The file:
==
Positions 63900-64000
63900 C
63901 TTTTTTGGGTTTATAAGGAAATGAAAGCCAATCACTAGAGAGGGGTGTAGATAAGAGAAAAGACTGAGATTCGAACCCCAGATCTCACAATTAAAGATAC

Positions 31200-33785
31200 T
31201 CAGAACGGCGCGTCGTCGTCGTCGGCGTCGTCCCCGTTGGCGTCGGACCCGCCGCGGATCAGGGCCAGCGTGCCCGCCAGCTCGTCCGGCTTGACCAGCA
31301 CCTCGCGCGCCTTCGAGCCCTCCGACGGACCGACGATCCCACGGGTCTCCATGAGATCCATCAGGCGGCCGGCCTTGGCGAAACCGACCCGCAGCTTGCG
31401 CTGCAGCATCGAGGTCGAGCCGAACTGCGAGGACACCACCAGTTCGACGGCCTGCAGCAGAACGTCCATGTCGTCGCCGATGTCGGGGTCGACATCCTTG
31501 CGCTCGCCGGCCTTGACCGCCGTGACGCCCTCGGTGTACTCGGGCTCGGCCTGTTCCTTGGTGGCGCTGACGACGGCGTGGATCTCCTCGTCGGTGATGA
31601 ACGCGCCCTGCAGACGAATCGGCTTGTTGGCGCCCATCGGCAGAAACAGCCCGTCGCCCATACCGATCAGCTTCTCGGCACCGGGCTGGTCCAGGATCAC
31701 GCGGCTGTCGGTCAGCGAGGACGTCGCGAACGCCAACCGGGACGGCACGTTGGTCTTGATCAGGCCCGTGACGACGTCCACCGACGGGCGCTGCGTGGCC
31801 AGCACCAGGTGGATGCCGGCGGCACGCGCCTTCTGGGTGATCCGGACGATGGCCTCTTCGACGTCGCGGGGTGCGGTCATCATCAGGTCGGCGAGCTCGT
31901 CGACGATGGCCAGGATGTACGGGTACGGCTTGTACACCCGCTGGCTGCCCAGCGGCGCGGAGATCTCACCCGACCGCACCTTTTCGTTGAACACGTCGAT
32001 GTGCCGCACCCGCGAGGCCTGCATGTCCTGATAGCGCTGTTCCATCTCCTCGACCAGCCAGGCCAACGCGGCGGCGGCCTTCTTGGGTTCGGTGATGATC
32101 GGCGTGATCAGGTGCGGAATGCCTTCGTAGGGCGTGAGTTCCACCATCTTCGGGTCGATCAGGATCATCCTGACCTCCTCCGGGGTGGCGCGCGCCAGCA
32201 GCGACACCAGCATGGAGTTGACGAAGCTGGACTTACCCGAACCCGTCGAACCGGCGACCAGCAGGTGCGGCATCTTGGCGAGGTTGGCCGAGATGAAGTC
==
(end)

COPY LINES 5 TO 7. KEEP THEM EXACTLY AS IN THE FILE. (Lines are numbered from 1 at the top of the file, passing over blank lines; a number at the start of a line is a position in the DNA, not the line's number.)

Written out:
31200 T
31201 CAGAACGGCGCGTCGTCGTCGTCGGCGTCGTCCCCGTTGGCGTCGGACCCGCCGCGGATCAGGGCCAGCGTGCCCGCCAGCTCGTCCGGCTTGACCAGCA
31301 CCTCGCGCGCCTTCGAGCCCTCCGACGGACCGACGATCCCACGGGTCTCCATGAGATCCATCAGGCGGCCGGCCTTGGCGAAACCGACCCGCAGCTTGCG